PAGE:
Dambulla Cave Temple

While Dambulla Cave Temple hints of a solitary temple within a cave, in actuality it is a series of caves mothered by a cavern that is 170 feet long.  This cavern comprises of 5 cave temples that pay homage to the Lord Buddha and other deities.

Dambulla Cave Temple also known as the Golden Rock Temple is surrounded by the plains of Kurunegala on one side and the Sigiriya Rock and the mountain of Ritigala on the other.  The first temples of this site are said to be built by King Valagamba during the 1st century BC in gratitude for finding refuge and shelter in these caves as he fled the Cholas who were invading his kingdom at the time.  This rock that stands 1’118 feet above sea level also boasts of ancient murals and sculptures.

The first temple of the five known as ‘Devaraja lena’, houses a statue of the Lord Buddha and the Hindu God Vishnu.  The second cave temple known as the ‘Maharaja lena’ (meaning the cave of the kings), comprises of a series of statues about 60 feet in height that are both religious and secular.  ‘Aluth Maha Vihara’, the third cave temple was built by one of the last kings of the Kandyan Kingdom, King Kirthi Sri Rajasinghe.  The 4th and 5th temples, the ‘Pacchima Vihara’ and ‘Devani Aluth Vihara’, follows the footsteps of the preceding temples filled with stunning murals depicting the religious and cultural history of Sri Lanka.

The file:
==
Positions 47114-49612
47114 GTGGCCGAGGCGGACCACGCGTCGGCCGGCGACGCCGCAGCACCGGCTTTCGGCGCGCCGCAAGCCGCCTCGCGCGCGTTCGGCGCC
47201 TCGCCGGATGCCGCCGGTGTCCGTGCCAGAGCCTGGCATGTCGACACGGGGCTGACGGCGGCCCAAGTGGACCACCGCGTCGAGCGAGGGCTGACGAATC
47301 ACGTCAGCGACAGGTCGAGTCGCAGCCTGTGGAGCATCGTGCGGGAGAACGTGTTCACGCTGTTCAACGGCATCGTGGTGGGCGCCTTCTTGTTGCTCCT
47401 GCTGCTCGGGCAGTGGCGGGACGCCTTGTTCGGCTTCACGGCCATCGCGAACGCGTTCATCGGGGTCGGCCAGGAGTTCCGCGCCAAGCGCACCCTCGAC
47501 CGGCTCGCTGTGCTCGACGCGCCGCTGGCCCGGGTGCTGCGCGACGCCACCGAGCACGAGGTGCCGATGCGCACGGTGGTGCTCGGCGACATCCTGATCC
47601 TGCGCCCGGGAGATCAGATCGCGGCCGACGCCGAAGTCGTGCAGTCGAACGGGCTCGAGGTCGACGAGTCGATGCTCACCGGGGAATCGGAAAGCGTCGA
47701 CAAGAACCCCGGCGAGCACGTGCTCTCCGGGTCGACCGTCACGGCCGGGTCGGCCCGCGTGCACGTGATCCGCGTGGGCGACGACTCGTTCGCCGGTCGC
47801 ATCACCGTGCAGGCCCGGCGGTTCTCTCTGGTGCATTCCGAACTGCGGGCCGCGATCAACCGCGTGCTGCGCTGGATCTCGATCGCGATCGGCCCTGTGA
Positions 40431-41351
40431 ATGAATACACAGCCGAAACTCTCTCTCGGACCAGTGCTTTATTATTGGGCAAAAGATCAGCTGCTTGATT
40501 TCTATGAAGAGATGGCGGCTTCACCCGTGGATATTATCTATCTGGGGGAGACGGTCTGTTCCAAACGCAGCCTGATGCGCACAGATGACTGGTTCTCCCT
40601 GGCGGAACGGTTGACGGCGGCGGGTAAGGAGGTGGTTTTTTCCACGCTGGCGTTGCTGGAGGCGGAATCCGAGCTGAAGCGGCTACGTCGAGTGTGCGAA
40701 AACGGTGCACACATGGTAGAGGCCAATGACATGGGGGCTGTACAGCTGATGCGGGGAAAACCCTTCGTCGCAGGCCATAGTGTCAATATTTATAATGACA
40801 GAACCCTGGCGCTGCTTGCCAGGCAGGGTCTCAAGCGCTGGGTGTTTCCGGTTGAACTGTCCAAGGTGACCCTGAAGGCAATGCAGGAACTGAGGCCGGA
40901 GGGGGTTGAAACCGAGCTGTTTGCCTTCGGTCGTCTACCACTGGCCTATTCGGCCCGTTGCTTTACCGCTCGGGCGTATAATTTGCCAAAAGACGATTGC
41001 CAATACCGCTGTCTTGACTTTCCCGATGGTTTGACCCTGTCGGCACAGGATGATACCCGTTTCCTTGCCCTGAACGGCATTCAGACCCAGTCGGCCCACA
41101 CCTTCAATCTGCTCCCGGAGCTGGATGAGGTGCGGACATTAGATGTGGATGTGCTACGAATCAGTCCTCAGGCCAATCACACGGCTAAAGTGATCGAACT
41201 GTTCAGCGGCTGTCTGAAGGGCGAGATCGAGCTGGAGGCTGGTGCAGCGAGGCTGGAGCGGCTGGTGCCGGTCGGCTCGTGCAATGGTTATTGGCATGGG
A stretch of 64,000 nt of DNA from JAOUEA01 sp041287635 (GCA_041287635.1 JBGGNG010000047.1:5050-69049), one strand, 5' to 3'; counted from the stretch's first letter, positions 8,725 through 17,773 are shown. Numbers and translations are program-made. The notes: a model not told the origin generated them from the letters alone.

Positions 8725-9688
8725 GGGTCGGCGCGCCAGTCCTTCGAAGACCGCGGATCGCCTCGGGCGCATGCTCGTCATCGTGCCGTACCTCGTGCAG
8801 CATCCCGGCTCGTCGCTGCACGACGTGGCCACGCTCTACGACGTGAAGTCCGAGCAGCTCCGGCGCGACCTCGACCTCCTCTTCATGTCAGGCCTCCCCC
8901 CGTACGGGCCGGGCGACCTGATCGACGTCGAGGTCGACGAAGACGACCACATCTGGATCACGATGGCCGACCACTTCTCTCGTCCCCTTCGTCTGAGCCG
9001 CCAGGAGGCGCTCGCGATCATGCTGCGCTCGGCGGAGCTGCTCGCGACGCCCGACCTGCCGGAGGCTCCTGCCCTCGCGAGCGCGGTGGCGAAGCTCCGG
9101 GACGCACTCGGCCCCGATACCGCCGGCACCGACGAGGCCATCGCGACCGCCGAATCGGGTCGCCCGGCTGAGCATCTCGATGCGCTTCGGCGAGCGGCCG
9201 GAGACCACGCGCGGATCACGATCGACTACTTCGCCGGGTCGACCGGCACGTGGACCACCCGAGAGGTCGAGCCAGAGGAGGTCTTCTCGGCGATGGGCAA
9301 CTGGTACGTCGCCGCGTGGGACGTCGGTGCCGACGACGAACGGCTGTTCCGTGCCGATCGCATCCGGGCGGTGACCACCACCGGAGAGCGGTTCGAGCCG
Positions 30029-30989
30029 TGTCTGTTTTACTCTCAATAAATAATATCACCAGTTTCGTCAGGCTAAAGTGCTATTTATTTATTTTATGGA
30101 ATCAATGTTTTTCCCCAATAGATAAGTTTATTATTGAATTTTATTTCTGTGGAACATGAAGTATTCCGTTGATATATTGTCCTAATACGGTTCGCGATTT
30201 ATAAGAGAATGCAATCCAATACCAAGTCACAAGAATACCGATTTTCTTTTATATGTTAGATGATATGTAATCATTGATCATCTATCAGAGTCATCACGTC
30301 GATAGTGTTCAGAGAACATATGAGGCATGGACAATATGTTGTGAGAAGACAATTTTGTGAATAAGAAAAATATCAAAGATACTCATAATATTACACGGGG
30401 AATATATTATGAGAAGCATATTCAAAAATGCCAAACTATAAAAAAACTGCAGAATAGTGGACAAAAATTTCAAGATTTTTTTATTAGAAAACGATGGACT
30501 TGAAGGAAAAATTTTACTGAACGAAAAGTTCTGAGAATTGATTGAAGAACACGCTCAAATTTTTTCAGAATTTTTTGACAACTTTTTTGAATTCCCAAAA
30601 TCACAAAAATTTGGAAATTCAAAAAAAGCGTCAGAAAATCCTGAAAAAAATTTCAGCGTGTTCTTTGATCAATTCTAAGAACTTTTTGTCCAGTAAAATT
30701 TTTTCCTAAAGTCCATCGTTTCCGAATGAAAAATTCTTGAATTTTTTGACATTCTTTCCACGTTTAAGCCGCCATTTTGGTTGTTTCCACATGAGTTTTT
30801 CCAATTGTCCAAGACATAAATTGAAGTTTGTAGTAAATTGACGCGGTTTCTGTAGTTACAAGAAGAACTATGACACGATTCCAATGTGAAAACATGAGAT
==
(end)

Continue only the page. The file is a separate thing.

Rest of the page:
A UNESCO World Heritage Site, Dambulla Cave Temple is a testimony of the rich and thrilling history of the island.  The artistic murals and sculptures within this natural marvel are well worth the visit!

Title image by: Yohan Perera




Culture and Heritage

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